Supervisor Dave Potter was chosen Tuesday to represent the county's interests on a proposed public governance committee that would be charged with oversight of California American Water's proposed desalination plant.
By a unanimous vote, the Board of Supervisors approved Potter's nomination to the committee, which would have various degrees of authority over every aspect of Cal Am's desal plant project. Supervisor Simon Salinas, who represents much of the Salinas Valley, was chosen as alternate.
Originally proposed and ultimately approved on Jan. 31 by the Peninsula mayors' water authority, the three-person committee would include members representing the Monterey Peninsula Water Management District and the Peninsula Water Authority.
The water district board was expected to affirm its support for the committee during a special meeting late Tuesday and the authority was scheduled to choose its own representative to the committee in a special session late Thursday.
Cal Am's board of directors is set to consider approving the governance committee on Wednesday. If all four entities approve the committee concept, Carmel Mayor Jason Burnett said, it will begin operating by the end of the week.
Cal Am's proposed north Marina desal plant is the centerpiece of the private company's proposed Monterey Peninsula Water Project, which is designed to provide a replacement source of water after implementation of the state-ordered cutback in pumping from the Carmel River.
Potter thanked the Peninsula mayors for taking a leadership role on the water supply issue, noting the "political blood spilled" over the matter.
Supervisor Lou Calcagno, who nominated Potter and Salinas for the committee, praised the Peninsula mayors and lauded them for finding a way to create public oversight of a private firm's project. But Supervisor Jane Parker said she believed the desal plant should be publicly owned and called for a stronger public oversight proposal, though she ended up voting for the committee.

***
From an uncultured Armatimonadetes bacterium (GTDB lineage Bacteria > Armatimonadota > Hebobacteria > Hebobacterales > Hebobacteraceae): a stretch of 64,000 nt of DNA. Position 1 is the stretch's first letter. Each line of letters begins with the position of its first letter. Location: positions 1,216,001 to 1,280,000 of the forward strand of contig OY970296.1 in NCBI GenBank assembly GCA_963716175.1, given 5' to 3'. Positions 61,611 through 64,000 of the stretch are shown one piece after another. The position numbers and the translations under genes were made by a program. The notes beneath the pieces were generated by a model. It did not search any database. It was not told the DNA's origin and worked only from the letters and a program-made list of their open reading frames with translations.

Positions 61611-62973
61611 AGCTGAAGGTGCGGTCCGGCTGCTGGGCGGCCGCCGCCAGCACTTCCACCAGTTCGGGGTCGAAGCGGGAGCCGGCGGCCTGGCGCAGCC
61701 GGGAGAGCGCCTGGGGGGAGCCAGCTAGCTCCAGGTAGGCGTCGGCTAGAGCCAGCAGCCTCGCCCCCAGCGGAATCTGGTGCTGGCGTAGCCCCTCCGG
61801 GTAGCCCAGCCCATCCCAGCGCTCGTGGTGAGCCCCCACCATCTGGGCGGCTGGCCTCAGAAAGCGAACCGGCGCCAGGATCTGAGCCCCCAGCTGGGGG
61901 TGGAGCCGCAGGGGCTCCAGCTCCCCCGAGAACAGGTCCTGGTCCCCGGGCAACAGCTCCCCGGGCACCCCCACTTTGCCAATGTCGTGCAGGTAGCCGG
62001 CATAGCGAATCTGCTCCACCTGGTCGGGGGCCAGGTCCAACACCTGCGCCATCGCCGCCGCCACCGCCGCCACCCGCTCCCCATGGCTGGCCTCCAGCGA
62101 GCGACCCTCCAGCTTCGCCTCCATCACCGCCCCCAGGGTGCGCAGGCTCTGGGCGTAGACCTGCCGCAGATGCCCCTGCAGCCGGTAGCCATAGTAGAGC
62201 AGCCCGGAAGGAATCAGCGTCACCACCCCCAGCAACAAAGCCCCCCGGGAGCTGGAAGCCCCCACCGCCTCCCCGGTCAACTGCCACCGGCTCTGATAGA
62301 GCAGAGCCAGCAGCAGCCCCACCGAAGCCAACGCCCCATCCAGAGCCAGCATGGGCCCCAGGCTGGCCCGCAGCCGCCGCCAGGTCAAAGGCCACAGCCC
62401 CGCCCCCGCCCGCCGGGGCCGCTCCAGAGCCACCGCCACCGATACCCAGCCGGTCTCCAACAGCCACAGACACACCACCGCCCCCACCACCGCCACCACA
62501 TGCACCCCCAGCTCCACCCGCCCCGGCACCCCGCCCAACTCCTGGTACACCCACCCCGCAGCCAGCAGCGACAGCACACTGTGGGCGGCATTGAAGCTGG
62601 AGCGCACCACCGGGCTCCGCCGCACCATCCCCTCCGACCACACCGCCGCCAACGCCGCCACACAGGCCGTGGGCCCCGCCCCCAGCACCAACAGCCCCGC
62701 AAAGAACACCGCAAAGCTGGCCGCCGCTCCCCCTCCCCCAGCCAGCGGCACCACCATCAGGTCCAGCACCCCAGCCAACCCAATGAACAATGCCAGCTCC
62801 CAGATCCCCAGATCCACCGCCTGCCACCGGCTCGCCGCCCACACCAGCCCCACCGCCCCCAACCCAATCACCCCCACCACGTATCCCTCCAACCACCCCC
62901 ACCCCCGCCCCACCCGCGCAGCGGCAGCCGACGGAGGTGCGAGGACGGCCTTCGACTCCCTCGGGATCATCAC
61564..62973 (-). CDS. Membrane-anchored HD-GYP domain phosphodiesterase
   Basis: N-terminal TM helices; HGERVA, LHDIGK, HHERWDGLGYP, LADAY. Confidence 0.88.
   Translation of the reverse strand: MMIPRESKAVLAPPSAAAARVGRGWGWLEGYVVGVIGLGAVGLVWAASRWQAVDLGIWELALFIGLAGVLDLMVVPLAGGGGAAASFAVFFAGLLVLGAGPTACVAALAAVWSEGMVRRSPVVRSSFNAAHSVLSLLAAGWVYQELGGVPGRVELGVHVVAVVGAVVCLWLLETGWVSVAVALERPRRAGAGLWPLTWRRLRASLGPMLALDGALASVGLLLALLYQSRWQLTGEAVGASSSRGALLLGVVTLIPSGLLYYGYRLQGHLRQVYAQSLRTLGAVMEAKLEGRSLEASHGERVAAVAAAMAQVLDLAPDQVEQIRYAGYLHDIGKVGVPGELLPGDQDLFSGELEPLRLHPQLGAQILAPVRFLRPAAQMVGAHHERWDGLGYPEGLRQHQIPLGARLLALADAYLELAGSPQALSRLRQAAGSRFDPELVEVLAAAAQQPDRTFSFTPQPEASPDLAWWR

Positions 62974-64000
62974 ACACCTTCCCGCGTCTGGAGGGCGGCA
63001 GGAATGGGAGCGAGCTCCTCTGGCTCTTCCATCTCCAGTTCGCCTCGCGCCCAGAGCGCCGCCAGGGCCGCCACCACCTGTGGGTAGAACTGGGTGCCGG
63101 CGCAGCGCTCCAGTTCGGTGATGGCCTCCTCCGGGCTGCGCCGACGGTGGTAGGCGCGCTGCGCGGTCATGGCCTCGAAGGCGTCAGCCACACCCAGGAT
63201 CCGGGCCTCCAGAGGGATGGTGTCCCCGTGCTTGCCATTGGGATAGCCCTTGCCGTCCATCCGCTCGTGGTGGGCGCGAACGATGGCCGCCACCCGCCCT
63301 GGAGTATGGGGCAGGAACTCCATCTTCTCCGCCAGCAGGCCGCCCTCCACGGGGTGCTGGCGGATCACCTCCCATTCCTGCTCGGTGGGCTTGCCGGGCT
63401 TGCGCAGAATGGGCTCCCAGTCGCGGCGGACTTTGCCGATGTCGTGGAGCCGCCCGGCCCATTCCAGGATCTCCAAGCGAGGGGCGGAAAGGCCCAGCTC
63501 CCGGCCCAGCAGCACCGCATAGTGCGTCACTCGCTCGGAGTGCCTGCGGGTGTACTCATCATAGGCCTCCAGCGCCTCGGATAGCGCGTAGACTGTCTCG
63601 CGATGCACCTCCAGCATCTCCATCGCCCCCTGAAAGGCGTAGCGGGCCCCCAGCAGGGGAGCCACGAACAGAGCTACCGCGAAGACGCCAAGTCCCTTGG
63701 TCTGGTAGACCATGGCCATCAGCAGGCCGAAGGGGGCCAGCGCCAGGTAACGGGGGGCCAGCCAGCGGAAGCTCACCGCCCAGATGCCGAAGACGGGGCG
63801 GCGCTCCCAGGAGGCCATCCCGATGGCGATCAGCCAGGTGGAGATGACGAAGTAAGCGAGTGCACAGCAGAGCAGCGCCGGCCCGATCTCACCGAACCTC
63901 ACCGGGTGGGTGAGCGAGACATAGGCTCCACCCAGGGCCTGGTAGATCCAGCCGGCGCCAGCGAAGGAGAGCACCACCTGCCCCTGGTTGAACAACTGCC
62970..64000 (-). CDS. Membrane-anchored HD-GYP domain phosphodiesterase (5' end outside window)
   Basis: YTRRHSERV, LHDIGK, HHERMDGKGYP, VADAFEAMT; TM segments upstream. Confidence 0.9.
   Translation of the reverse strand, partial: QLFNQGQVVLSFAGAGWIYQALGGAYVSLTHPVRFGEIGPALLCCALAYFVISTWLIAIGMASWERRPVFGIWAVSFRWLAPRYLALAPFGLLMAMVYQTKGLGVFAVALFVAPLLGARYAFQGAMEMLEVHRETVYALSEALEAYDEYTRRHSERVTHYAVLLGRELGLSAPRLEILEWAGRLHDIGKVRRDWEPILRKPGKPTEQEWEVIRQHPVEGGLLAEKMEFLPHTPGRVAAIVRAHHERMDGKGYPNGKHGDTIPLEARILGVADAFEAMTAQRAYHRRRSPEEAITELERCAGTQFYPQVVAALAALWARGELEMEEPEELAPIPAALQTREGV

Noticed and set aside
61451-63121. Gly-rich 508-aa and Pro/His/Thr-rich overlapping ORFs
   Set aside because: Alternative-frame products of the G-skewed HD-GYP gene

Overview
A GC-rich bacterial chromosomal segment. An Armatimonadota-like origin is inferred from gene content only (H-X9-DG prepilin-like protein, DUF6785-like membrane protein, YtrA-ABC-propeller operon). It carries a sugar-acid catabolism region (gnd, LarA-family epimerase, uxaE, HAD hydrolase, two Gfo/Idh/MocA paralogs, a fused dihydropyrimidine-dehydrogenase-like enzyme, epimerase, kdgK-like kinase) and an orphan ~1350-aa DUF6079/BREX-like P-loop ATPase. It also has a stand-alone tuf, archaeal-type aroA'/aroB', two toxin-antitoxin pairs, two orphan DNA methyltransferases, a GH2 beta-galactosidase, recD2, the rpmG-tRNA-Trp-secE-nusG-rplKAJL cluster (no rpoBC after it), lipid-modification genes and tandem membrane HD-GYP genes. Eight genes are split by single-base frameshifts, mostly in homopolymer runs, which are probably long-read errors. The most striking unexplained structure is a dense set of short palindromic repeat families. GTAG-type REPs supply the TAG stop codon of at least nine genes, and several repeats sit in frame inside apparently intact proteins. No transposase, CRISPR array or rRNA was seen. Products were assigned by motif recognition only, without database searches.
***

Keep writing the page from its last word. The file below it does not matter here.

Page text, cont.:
Potter took a leadership role on the failed regional desal project, which unraveled amid conflict of interest allegations involving former county water board member Steve Collins, who is facing criminal charges for being paid by a private consulting firm for his work on the regional project while he was a public official. Potter is being investigated along with fellow supervisors, and current and former county staff, by the state Fair Political Practices Commission in connection with the Collins matter. He has repeatedly denied wrongdoing in the matter.
Potter, who serves on the water management district board, has been tabbed as the county's representative on the mayors' water authority. But County Counsel Charles McKee said he is trying to determine if Potter can legally serve on the three boards.
The supervisors agreed Tuesday to support in principle a position statement proposed by the mayors' authority regarding Cal Am's project, including a set of conditions such as requiring a public contribution of funds designed to lower project costs and fully developed alternative source water intake plans. But the supervisors stopped short of adopting the conditions to avoid breaching the terms of the county's settlement agreement with Cal Am involving the regional project, McKee said.
Also Tuesday, the supervisors:
· Approved a series of agreements aimed at implementing the county's low income health program, dubbed ViaCare, designed to offer up to 500 low-income single adults without children access to health care services as a bridge to the Affordable Care Act. Under a revised plan, the county will commit to spending up to $5.52 million on the program, which would start accepting applications on a first-come, first-served basis on March 4.
· Adopted a series of amendments to the county's general plan as part of legal settlements with the Carmel Valley Association, including a revised traffic count method and reduced housing unit cap, and the Salinas Valley Water Coalition, which allows planned development in much of the Salinas Valley to proceed while a five-year water supply study proceeds.
· Agreed on a series of responses to the county civil grand jury's interim reports on topics ranging from the sheriff's department overtime to the Salinas Valley Solid Waste Authority.
A controversial permit application for a BevMo at the Carmel Rancho shopping center was continued until Feb. 26.